Mexico has presented significant growth and cost savings opportunities for many companies in recent years as they’ve looked to decrease time-to-market, reduce inventory warehouse space, speed up cash-to-cash cycles and cut transportation costs. Additionally, a growing number of U.S. retailers have begun opening stores in Mexico to increase their customer base and further drive profits by capitalizing on the country’s growing middle class.
Yet despite the operational efficiencies already achieved by companies doing business in Mexico, for many, there is still significant untapped opportunity by shipping freight using intermodal.
Increased Speed and Reduced Costs With Intermodal
Since the North American Free Trade Agreement (NAFTA) was signed in 1994 and the resulting growth for the partnering countries, the U.S.-Mexico border has become one of the busiest, most economically important borders in the world, with nearly a billion dollars’ worth of goods crossing each day – eighty percent of which crosses the land border on trucks and trains. While it has become increasingly easier to do business in Mexico and streamline cross-border operations, there are still issues related to congestion at the border due to the volume of trucks trying to cross each day along with the intense, often time consuming inspection processes by U.S. and Mexican Customs. These border processes can take several hours and sometimes days.
Although necessary, this complex, often slow process can significantly delay shipments. While lengthy delays at the border are just a fact of life for over-the-road (OTR) carriers, this is not an issue when shipping via rail, which typically takes around two hours. This substantial difference in time required to cross the border is largely due to the different inspection processes, as boxcars shipped via rail are not subject to the same intense inspections from customs as truck trailers, which often require that the cargo be unloaded and examined before being reloaded and continuing service. By shipping via rail, companies can ship door-to-door without their products ever having to be unloaded for inspection.
Reduced delays at the border can greatly improve efficiency and service, but the benefits of intermodal are not limited to wait time. In recent years, many shippers have begun converting their domestic shipments from OTR modes to intermodal in order to take advantage of the reduced transportation costs afforded by rail. Additionally, rail is four times more fuel efficient than truck and, as a result, fuel surcharges are 50% of those charged by OTR truck.
In addition to the savings achieved by shipping via rail, there are also is also significant savings that can be achieved during the inspection process – both in cost and time.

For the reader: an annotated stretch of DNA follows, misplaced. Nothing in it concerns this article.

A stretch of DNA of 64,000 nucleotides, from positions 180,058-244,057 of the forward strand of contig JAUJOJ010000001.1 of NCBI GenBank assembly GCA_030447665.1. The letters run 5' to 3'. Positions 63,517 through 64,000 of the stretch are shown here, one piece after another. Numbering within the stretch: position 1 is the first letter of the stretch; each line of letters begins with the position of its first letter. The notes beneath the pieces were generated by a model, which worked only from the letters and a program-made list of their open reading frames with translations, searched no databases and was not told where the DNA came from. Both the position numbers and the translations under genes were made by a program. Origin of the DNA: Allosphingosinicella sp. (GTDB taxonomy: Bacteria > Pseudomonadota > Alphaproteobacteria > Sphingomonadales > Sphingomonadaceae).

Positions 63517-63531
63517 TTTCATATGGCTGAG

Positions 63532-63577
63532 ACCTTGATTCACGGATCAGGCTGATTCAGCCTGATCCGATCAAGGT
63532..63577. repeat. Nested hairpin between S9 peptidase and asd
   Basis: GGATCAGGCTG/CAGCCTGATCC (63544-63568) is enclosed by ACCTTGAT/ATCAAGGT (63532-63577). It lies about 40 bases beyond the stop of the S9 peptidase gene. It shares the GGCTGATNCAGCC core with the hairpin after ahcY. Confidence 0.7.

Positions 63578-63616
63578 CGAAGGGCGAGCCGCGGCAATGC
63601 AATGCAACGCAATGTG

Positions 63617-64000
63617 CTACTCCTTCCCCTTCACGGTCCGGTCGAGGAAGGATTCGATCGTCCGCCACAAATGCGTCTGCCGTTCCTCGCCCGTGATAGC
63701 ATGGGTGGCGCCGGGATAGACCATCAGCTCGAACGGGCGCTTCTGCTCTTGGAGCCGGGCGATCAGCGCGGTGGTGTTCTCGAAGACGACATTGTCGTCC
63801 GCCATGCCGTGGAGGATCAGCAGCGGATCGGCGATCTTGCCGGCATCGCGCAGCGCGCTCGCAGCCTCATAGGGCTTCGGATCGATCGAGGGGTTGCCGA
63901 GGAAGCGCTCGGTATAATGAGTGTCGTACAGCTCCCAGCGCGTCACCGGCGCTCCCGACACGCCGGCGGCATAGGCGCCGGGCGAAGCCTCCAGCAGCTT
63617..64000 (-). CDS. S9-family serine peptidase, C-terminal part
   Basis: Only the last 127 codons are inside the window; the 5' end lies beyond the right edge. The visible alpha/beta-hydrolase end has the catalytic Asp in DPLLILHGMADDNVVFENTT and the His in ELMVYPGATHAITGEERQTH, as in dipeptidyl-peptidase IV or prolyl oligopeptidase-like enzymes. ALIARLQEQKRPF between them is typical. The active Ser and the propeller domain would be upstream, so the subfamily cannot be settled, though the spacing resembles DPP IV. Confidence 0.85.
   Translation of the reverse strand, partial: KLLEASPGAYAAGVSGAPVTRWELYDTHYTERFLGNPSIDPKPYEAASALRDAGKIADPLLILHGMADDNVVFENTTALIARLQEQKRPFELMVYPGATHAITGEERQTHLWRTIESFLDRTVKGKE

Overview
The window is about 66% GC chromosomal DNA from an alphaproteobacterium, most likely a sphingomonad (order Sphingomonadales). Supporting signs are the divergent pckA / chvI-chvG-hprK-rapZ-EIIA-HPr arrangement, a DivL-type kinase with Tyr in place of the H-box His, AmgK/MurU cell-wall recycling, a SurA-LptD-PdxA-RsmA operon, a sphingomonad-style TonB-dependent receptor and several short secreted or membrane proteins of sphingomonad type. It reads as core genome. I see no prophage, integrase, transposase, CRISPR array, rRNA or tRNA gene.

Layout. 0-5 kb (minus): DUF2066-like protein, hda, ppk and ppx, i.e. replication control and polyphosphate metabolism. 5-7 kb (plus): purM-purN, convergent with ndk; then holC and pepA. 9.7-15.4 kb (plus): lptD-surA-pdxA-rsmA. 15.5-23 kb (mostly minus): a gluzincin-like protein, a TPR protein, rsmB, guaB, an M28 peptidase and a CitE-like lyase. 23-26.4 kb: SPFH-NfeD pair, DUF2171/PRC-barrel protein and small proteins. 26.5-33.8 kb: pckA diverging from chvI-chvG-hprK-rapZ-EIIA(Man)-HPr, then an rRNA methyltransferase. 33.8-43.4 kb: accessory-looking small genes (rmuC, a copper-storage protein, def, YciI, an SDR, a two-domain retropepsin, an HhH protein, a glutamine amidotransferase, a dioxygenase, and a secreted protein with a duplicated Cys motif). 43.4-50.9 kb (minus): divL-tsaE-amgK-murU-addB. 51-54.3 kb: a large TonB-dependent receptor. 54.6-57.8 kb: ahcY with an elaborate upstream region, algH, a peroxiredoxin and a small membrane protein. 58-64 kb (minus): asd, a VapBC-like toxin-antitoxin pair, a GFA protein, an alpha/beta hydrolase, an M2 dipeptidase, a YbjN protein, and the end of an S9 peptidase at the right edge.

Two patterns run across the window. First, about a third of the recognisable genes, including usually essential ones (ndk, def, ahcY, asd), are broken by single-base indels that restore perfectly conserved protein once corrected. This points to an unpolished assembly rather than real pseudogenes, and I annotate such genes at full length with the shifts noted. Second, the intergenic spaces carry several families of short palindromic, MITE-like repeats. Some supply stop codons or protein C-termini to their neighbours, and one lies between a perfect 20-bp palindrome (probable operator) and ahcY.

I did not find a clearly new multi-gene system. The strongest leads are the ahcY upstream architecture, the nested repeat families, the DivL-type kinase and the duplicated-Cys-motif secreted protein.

Intermodal Presents Great Opportunities Cross-Border
While some shippers have viewed intermodal as a slower, lower quality service, the cross-border opportunities have changed over the last few years to allow for seamless transportation and quicker service at cheaper costs. However, there are still a large amount of shippers that don’t understand the process of shipping into and out of Mexico, and as a result, have been hesitant to start shipping into Mexico or changing the transportation modes being used.
Shippers doing business between Mexico and the U.S. should partner with logistics providers who have deep understanding of Mexican transportation and processes along with the technology and service offerings to provide seamless door-to-door visibility from origin to destination. This will allow them to take advantage of the opportunities and benefits presented by intermodal transportation and allow them to control their freight door-to-door – bypassing border crossing issues with customs and congestion at the border while reducing transportation costs.
Dan Beers, Intermodal Project Leader, Transplace Mexico
With more than 40 years in the transportation industry, Mr. Beers joined Transplace Mexico to produce an intermodal service to enhance the ability to meet transportation needs of customers. Prior to joining Transplace Mexico, Mr. Beers was the Chief Commercial Officer of Pacer International, where he was responsible for all commercial activities involving intermodal transportation, as well as customer support for Pacer Stacktrain. Prior to joining Pacer, Mr. Beers was President of Swift Intermodal and was responsible for the start-up and development of the intermodal division. Mr. Beers also worked for TFM Railroad (now KCS De Mexico) as Senior Vice President of Intermodal and was part of the original group that purchased the railroad from the Mexican government. Mr. Beers is a graduate of Texas A&M University-Commerce with a degree in accounting.
Ben Enriquez, Country Director, Transplace Mexico
Mr. Enriquez has more than 15 years of international experience in Mexico and the United States. His areas of expertise include cross-border transportation in multiple modes such as truckload, less than truckload, flatbed, intermodal, heavy rail cars and multimodal as well as supply chain, freight optimization and cross-border regulations (customs, C-TPAT). Prior to Transplace Mexico, Mr. Enriquez was a Shipper Export Manager at Electrodos Intra and held roles with Werner Enterprises, USA Carriers and Expeditors International. In 2012, Mr. Enriquez was recognized with the CSCMP Innovation Award for Transplace Mexico’s collaboration with Daltile, Whirlpool, Werner Ladder and Convermex. He has a Bachelor of Arts in international trade from Monterrey Tec in Mexico City.